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Facing Athens: Encounters with the Modern City

3.39  ·  Rating Details ·  33 Ratings  ·  8 Reviews
A legendary city seen afresh from an expatriate's point of view

In this original and radiant book, George Sarrinikolaou, a native Athenian expatriated to America, strips Athens of its clichés to reveal a city straining under the passions and burdens of early-twenty-first-century life.

Modern Athens exists in the shadow of its ancient past: cradle of civilization, birthplace
Hardcover, 160 pages
Published June 9th 2004 by North Point Press
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Aug 10, 2012 Jessi rated it really liked it
As part of a class that I was taking, I was required to read this book and write a 12 page analysis of it. Overall, I enjoyed the book very much, although I probably would not have read it if not for this class. I felt like it offerred a very refreshing and "real" explanation of Greek society as it was in 2004. It was a nice change from the instructors other course material, which by and large painted a rosy glow on all things Greek. I think that the current crisis in Greece shows that things th ...more
Oct 20, 2008 Brett rated it it was ok
Sarrinikolaou paints modern Athens as a city of contradictions. True enough. Two major deficiencies, however, quickly surface in Sarrinikolaou’s account: purpose and perspective. At times, “Facing Athens” has the feel of a city tour, examining the changing neighborhoods around the capital. At other times, “Facing Athens” is the personal memoir of a Greek-American revisiting the homeland of his childhood. While this juxtaposition has great potential, it is done sloppily here, giving the reader t ...more
Jul 07, 2009 Louis rated it it was ok
Shelves: greece
An American immigrant returns to the city of his birth after living in New York for 20 years.While I looked forward to this book on one of my favorite cities, I was disappointed by the fact that he took a negative view/stance on everything. From the "racism" of the Greeks towards the immgrants (Albanians, Kurds etc.) to the disparity between the rich and the poor. I guess this is not what I expected and maybe he was trying to find the Athens seen through the eyes of a 10 year old (when he left G ...more
Dec 03, 2008 Lisa rated it it was ok
I lived in Athens 20 years ago, and was interested in reading about how someone who also had been away from the city described it. For that reason, the book engaged me, but I found that the chapters were very disconnected, and I didn't think the end wrapped up well. The interjection of childhood memories and family stories was a little confusing. The main idea I leave the book with is that Athens is being changed by immigration and overdevelopment, and there is local resentment. Sarrinikolaou do ...more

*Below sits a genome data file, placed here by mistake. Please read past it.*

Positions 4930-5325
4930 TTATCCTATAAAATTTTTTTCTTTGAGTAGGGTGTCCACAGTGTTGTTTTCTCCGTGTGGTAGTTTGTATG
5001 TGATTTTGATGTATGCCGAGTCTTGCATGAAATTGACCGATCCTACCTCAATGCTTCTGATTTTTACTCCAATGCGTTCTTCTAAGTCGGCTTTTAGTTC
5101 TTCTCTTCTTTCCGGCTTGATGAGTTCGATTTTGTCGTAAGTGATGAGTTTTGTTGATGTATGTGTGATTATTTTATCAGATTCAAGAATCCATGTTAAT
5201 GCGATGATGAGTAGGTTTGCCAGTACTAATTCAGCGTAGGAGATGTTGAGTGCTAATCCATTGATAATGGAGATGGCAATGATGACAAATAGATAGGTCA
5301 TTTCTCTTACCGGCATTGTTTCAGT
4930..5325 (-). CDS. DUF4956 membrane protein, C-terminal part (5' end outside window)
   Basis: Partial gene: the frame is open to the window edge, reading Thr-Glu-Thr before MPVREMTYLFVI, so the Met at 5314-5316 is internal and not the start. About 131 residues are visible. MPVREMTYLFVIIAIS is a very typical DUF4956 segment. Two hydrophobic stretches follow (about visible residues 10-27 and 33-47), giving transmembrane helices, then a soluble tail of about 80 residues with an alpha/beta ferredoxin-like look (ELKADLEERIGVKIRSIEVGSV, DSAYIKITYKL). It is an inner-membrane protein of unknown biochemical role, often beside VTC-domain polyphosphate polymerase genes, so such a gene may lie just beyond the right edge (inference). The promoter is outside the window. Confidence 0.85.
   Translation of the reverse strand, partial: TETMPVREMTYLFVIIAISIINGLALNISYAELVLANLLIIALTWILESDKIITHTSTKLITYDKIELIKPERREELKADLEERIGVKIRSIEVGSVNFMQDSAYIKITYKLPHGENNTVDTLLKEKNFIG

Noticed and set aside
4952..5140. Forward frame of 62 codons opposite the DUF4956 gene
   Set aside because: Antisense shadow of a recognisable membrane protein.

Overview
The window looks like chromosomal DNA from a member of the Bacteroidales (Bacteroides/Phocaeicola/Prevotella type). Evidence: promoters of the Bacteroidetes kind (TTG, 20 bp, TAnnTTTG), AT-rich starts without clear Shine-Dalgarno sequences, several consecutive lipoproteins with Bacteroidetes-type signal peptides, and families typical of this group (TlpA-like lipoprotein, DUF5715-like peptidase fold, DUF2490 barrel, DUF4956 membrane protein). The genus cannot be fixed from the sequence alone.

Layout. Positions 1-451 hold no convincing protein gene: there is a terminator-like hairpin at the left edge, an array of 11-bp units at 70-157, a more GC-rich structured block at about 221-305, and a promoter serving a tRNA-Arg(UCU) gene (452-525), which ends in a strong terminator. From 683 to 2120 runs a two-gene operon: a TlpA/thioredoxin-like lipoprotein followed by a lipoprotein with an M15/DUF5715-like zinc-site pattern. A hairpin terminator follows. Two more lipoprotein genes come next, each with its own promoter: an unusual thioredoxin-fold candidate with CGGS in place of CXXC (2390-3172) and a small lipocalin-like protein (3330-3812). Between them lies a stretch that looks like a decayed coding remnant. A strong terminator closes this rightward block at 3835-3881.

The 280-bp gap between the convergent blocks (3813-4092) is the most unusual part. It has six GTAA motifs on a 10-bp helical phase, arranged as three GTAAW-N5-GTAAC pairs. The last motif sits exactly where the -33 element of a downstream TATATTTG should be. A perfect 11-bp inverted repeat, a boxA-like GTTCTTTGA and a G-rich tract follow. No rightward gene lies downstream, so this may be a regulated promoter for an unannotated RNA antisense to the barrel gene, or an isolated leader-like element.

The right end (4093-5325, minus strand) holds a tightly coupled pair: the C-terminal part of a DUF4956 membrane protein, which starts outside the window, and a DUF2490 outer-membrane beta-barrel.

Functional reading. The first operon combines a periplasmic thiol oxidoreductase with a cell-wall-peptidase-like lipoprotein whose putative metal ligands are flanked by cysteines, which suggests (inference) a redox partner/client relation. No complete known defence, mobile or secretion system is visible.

Nov 25, 2013 Amanda rated it really liked it
Shelves: non-fiction-2013
I have had the great privilege of being mentored by Mr. Sarrinikolaou during my time at Columbia University, and reading his book definitely been enlightening.

The writing is explicit and concise, while being descriptive and telling. I enjoyed the flashbacks to his younger days and seeing Athens through his ten year old eyes, while seeing the contrast of Athens in 2004. I had no idea what Greece was like other than recent news, so it was interesting to see where Greece has been and where it is t
Aug 18, 2009 okyrhoe rated it really liked it
I read this book a few days prior to the Athens Olympic Games.
And when they were finally over, I couldn't help but wonder what Sarrinikolaou would have said about the fuss Greek commentators made over the Datsun truck with watermelons in the Games' closing ceremony, as well as the street violence that erupted in Omonia square after the Greece vs. Albania soccer match. These events certainly add weight to Sarrinikolaou's assertions concerning the contemporary Athenian social landscape.
Aug 20, 2008 Kendra rated it liked it
Another quick read, this book agreed with my own perspective of Athens. The author has a much deeper relationship with the city, however, and explored regions I did not. A good read for anyone who has been to Athens.
Aug 11, 2009 Deborah rated it really liked it
Shelves: greek-related
not much of a plot, but the vignettes of life in current-day Athens really resonated with me. The author's perspective aligns with mine so closely, but he's done the leg-work on issues I've always wondered/railed about!
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